Marking and Feedback

  • Targeted written marking, questioning and verbal feedback takes place by the class teacher on a daily basis.
  • Depth marking is completed at least once a week (or as driven by pupil need) by the class teacher, with next steps given in readiness for pupil response.
  • Verbal feedback is constantly used to progress the learning in the lessons.
  • Mini-plenaries and modelled intervention are used to address misconceptions.
  • There is a high focus on self-assessment and peer-assessment across the school, as referenced by the MCTEM research project, that pupils marking and reflecting on their own learning has the most significant impact on their outcomes.
  • Scaffolded and targeted questioning is used by teachers and teaching assistants to enhance learning outcomes for all.




Each class is equipped with maths base boxes, which are readily available during each lesson.  These base boxes contain a variety of year group-appropriate manipulatives that children can choose to use to support their learning.  Examples of these resources include place value counters, dice, bead strings, arrow cards, linking cubes, counting objects and laminated sheets of part-part whole, place value charts and bar models. 



Intent, Implementation and Impact of Maths at St Filumena’s Catholic Primary



The intention of the maths curriculum at St Filumena’s Catholic Primary Catholic Primary School is that children are taught to become competent and independent mathematicians. The ‘mastery approach’ to teaching maths is the underlying principle of Mathematics Mastery. Instead of learning mathematical procedures by rote, we want pupils to build a deep conceptual understanding of concepts which will enable them to apply their learning in different situations.  Through mathematical talk, children will develop the ability to articulate, discuss and explain their thinking. We will provide the children with the necessary resources to allow all children to access the curriculum and encourage them to use this where appropriate to explain their logic and reasoning.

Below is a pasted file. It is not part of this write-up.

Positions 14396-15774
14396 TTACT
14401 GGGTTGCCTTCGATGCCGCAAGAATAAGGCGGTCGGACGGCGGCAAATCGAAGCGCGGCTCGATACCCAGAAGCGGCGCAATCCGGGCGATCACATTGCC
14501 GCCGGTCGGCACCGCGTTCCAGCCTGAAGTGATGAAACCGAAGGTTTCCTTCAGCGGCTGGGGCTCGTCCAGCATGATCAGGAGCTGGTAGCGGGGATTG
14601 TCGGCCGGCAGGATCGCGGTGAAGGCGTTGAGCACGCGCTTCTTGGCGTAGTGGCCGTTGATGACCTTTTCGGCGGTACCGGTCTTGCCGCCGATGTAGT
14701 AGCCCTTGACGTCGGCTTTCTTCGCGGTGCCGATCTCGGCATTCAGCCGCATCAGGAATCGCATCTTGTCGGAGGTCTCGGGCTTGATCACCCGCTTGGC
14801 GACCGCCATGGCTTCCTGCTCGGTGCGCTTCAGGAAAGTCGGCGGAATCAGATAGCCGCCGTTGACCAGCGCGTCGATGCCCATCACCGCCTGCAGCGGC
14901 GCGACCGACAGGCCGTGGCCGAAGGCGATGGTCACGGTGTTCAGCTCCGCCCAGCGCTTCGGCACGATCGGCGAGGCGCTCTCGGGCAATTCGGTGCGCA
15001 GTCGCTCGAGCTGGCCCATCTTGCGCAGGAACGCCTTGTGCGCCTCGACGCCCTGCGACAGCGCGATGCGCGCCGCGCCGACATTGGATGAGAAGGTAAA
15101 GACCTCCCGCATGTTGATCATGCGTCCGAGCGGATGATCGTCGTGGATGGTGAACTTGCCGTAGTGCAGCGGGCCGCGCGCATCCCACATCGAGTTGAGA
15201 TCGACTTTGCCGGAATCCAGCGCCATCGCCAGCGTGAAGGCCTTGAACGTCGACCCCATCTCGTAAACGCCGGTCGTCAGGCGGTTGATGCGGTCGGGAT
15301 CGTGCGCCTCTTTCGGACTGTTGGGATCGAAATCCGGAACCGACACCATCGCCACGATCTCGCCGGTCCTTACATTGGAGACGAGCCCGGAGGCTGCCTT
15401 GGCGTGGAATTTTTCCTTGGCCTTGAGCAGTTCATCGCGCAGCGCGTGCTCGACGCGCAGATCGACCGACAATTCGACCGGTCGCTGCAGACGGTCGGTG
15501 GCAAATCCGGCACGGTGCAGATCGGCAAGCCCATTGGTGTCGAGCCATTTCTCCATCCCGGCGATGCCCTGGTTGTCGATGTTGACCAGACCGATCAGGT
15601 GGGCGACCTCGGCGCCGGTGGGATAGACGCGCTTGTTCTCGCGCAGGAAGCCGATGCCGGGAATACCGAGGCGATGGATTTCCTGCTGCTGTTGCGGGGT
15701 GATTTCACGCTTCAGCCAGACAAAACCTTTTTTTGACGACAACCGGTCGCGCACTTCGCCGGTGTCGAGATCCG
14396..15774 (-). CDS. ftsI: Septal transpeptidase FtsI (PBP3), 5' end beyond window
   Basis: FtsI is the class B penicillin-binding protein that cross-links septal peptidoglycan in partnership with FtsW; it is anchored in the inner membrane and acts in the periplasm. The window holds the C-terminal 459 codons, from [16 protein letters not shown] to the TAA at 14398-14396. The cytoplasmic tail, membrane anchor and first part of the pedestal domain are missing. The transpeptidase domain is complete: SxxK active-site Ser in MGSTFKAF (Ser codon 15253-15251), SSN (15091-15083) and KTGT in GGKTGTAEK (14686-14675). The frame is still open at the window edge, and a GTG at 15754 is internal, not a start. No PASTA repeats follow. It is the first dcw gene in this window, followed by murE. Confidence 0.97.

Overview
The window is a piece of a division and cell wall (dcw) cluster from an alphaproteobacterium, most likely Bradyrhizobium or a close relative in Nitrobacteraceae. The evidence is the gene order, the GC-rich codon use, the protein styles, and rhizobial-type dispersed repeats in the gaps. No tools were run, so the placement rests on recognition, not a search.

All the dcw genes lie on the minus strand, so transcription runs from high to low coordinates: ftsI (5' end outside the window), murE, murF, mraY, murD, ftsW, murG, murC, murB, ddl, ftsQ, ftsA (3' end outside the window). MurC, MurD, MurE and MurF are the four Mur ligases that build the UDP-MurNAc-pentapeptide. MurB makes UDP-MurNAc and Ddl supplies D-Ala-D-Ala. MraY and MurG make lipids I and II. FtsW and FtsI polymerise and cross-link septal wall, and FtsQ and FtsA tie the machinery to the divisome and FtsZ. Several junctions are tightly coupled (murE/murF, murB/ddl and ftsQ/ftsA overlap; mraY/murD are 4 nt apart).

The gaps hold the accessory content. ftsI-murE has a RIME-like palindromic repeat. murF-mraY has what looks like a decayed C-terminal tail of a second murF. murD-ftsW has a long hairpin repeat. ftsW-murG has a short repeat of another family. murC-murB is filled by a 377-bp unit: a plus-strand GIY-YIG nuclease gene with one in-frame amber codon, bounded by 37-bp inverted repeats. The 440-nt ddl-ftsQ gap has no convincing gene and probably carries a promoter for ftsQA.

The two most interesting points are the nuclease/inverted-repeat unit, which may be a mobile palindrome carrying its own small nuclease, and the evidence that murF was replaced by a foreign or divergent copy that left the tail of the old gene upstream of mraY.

At St Filumena’s Catholic Primary, we recognise that in order for pupils to progress to deeper and more complex problems, children need to be confident and fluent across each yearly objective. We follow the Maths Hub White Rose schemes of learning to ensure that the coverage for the year is completed. As a mixed age school, we use these plans to ensure that all objectives are covered for each year group and that we are planning to the three key principles to deepen children’s understanding.

We use three key principles to deepen pupils’ understanding:

1. Conceptual understanding

2. Language and communication

3. Mathematical thinking

Within the Maths hub schemes of learning, each National Curriculum objective is broken down into fluency, reasoning and problem solving; our teachers use the learning challenges to teach for mastery - an approach to extend and deepen the understanding of pupils within each year group. Our teaching staff uses this document in conjunction with a range of other useful resources such as Abacus, NCETM, NRich and Maths No Problem.



As a multi-academy company we are fortunate to be able to call on the support of 15 other Maths leads and specialist teachers. Through moderation of planning, lessons and books, we can be sure that progress is made across all year groups. If progress is not being made, support is immediate and steps provided to ensure all pupils achieve and make progress.

Summative assessment takes place at the end of each term and children’s progress and attainment is discussed with senior leaders in pupil progress meetings. Formative assessment takes place on a daily basis and teachers adjust planning accordingly to meet the needs of their class.  The teaching of mathematics is monitored by leaders through lesson observations and book scrutinies.